The relationship between fare-free transit and equitable transit service requires thinking about the demographics of transit riders and opportunity costs born by specific groups of riders. Transit riders tend to be more socioeconomically marginalized than the American population overall, so better service can promote more equitable mobility. Better service requires funding, however, and overlooking fares as a revenue source could limit service quality and extent. Achieving equitable mobility may also leverage modern advances in technology and transit equity policy such as fare capping (establishing a maximum charge to a rider for all daily, weekly or monthly trips) or provide contactless payment cards for the unbanked.
CALIFORNIA—Gov. Newsom Vetoes Bill to Fund Free Transit for California Students
Ryan Fonseca, LAist, September 15, 2022
A bill that would have provided Californian students from K-12 schools, Californian public universities, and community colleges with free public transit service was vetoed by the governor. Advocates lament the lost generational impact that the bill could have made if it had passed: young Californians could have counted on free public transportation and develop those travel patterns as they come into adulthood. More equitable access for young people would foster greater independence for the next generation of transit riders and help reach societal climate goals by reducing automobile trips.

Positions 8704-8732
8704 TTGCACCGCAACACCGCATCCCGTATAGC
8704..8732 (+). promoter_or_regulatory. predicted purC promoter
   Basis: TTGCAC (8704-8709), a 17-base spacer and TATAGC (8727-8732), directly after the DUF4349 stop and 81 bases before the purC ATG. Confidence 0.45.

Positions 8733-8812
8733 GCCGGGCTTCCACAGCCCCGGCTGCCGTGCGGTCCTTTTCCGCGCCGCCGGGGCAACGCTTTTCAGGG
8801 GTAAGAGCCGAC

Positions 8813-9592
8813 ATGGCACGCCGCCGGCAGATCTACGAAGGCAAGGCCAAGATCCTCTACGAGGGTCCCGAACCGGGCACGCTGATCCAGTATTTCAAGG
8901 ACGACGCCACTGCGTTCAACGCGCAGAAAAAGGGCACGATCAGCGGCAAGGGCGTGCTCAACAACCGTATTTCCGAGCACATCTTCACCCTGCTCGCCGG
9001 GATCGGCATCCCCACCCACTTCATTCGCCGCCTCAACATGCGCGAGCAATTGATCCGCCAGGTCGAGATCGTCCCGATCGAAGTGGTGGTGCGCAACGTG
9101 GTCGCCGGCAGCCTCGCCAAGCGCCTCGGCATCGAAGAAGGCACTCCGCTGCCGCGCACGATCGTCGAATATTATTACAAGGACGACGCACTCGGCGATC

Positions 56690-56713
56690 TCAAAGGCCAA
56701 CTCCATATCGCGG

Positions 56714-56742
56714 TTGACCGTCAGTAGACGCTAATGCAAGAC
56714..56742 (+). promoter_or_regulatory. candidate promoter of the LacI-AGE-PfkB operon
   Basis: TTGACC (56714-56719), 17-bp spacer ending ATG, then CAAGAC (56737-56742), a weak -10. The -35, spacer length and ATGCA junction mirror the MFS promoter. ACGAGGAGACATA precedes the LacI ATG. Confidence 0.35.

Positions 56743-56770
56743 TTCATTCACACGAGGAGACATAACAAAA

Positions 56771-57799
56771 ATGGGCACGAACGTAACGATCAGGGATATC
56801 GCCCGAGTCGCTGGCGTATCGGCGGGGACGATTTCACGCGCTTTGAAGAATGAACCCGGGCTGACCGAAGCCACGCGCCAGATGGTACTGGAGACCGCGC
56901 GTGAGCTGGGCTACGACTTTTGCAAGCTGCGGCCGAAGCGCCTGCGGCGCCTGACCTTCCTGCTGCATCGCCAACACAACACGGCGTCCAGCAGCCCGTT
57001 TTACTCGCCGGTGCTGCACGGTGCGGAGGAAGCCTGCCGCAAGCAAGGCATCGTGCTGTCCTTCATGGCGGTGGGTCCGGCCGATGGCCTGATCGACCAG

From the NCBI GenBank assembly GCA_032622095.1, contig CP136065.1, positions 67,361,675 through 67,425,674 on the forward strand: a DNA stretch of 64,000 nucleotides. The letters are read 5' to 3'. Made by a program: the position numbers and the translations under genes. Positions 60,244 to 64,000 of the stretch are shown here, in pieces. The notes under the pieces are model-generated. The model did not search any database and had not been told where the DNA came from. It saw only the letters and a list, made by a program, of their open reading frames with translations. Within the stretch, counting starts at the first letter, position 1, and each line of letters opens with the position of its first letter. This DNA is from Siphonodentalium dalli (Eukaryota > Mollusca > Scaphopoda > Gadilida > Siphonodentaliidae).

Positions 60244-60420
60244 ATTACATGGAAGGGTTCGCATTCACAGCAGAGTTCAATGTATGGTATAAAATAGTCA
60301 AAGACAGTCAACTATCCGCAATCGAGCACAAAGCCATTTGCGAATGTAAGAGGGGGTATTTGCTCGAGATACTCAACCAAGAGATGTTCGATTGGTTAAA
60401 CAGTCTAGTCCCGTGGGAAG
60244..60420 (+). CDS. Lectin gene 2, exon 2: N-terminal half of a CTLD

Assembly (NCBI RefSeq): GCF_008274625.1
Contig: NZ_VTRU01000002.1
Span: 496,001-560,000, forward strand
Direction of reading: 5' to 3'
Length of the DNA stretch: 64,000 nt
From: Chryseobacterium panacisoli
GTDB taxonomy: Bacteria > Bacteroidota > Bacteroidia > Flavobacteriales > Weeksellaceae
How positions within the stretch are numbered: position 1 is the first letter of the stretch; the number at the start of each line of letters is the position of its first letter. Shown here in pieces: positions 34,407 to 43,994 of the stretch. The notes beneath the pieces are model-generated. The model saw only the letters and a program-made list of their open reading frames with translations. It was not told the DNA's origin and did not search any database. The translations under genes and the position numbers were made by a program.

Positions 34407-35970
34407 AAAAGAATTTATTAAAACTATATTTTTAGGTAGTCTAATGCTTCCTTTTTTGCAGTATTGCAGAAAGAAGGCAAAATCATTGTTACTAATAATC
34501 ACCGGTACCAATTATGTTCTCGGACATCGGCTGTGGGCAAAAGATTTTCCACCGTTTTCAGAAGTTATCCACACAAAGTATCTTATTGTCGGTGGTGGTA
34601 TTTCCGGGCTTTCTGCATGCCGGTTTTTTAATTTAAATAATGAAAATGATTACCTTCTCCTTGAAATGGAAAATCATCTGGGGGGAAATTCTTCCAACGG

CALIFORNIA—First Phase of Riverwalk Redevelopment Construction Begins in Mission Valley
Elizabeth Ireland, Times of San Diego, September 22, 2022
City officials and project executives held a groundbreaking ceremony this week for a project that will repurpose the Riverwalk Golf Club to create a new neighborhood and restore land along the San Diego River. The 200-acre transit-oriented neighborhood development will comprise 4,300 units of housing—430 designated for income-qualified affordable housing—and a new Metropolitan Transit System Green Line trolley stop. Also featuring office space and 100 acres of parks, the Riverwalk project will provide many amenities to San Diegans within proximity to transit.
PENNSYLVANIA—Philly Will Increase Enforcement of Bus Lane Restrictions to Help Reduce Traffic Congestion
Maggie Mancini, PhillyVoice, September 20, 2022
The Philadelphia Parking Authority and regional transit agency, SEPTA, have launched an enhanced enforcement initiative that will fine motorists who illegally park, drive, or turn in exclusive bus lanes. Reducing motorist violations in bus lanes improves travel time for bus commuters and drivers alike. Improving bus service has gained additional importance as SEPTA looks to recover transit ridership following COVID-19, prompting greater efforts to protect and promote bus infrastructure.
WASHINGTON—Light Rail Extensions Influencing Developments Up and Down the Eastside
John Stearns, 425 Business, September 20, 2022